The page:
Date of Award

5-2007

Document Type

Dissertation

Degree Name

Doctor of Philosophy (PhD)

Legacy Department

Educational Leadership

Advisor

Keels Williams, Frankie

Abstract

ABSTRACT
The purpose of the study was to investigate the effect of four formats of distance education instructional delivery (Course-in-a-Bag, Instructional Television, Online, and Mixed Mode) on interaction and satisfaction. A second purpose was to determine if significant relationships existed between the four types of interaction and satisfaction in each of the four formats of instruction.
The setting of the study was a community college in the Southeastern United States. The majority of the participants in the study were women (81%), Caucasian (63%), above the age of 25 (64%) and most participants were enrolled in online courses (79%).
The methodology selected was the research survey design and included the development of a 38-item survey that measured four types of interaction and satisfaction. Each of the 5,536 students enrolled in distance education in the Fall 2006 semester were invited to take part in the study. Surveys were returned by 1,024 participants at an overall response rate of 18.2%.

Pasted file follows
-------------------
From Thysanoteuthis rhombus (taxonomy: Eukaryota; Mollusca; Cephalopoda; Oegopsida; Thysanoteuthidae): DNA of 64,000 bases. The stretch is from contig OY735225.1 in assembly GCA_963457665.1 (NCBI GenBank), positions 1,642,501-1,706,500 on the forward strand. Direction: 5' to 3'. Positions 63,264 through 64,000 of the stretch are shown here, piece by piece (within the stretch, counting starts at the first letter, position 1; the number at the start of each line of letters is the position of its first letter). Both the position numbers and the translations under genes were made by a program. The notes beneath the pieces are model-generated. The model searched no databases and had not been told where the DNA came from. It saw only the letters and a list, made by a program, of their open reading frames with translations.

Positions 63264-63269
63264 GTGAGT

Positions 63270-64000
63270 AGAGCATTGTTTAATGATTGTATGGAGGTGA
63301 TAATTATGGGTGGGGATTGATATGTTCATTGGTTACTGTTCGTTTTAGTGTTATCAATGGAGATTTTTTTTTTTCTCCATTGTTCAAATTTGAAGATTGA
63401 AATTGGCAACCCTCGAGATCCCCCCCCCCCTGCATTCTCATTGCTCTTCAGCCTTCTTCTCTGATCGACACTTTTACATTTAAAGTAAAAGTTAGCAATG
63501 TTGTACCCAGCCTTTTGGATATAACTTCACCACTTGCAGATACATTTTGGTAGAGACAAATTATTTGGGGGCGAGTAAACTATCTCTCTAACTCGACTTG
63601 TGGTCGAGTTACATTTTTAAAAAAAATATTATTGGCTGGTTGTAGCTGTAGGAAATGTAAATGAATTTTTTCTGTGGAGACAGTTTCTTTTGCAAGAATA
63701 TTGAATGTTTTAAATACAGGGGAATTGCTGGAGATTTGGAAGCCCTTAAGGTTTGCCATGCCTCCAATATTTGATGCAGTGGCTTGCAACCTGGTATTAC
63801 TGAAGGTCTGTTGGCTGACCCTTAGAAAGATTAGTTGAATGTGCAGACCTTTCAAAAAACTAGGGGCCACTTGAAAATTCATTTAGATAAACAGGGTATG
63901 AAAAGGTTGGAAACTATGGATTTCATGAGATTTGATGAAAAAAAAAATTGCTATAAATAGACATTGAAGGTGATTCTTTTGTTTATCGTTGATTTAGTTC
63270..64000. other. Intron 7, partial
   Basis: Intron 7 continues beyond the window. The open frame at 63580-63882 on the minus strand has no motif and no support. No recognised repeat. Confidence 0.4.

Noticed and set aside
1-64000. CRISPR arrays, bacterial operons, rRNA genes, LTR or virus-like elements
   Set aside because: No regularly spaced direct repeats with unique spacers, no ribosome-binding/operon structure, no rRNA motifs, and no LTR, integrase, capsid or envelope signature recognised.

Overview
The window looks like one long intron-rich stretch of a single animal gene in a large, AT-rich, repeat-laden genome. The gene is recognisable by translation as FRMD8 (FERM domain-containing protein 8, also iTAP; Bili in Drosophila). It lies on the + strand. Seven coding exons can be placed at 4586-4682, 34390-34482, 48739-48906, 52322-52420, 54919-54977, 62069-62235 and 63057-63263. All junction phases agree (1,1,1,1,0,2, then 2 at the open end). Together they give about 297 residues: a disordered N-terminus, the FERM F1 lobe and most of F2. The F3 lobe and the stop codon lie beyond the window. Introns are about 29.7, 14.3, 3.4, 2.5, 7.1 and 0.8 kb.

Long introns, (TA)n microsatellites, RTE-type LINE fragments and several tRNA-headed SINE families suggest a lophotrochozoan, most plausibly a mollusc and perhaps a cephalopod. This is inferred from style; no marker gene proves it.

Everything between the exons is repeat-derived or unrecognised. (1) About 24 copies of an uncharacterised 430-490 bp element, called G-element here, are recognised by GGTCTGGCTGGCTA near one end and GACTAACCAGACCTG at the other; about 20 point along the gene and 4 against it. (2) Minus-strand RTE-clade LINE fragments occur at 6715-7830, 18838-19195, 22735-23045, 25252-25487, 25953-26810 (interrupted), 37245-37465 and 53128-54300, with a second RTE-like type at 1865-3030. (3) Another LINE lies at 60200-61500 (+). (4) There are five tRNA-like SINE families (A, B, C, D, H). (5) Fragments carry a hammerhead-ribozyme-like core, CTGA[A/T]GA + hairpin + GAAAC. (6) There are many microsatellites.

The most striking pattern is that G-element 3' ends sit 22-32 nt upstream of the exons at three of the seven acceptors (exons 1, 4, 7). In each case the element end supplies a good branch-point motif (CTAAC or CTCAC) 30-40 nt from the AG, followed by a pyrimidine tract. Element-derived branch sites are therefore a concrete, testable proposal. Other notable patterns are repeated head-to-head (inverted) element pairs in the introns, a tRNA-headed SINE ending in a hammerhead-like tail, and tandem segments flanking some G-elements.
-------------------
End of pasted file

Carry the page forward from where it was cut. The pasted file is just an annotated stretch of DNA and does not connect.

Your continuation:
The null research hypotheses that examined differences in learner-content and learner-technology interaction across the four formats of instructional delivery were accepted. The null research hypotheses that investigated differences in learner-learner, learner-instructor, overall interaction, and satisfaction across the four formats of instruction were not accepted.
The null research hypotheses that addressed the existence of relationships between interaction and satisfaction across the formats of instruction were not
accepted for the variables of learner-learner and learner-instructor interaction for all formats of instructional delivery. Learner-content interaction was significantly related to satisfaction in Course-in-a-Bag, online, and mixed mode formats. Learner-technology interaction was significantly related to satisfaction in the Instructional Television and online formats of instruction.
The study concluded that significant differences exist in learner-learner, learner-instructor, and overall interaction, and satisfaction across four modes of instructional delivery. The study also concluded that significant relationships exist between interaction and satisfaction in various formats of instruction in distance education. This study implied that building learner-learner, learner-instructor, and learner-content interaction into a distance course format can improve perceived student satisfaction.

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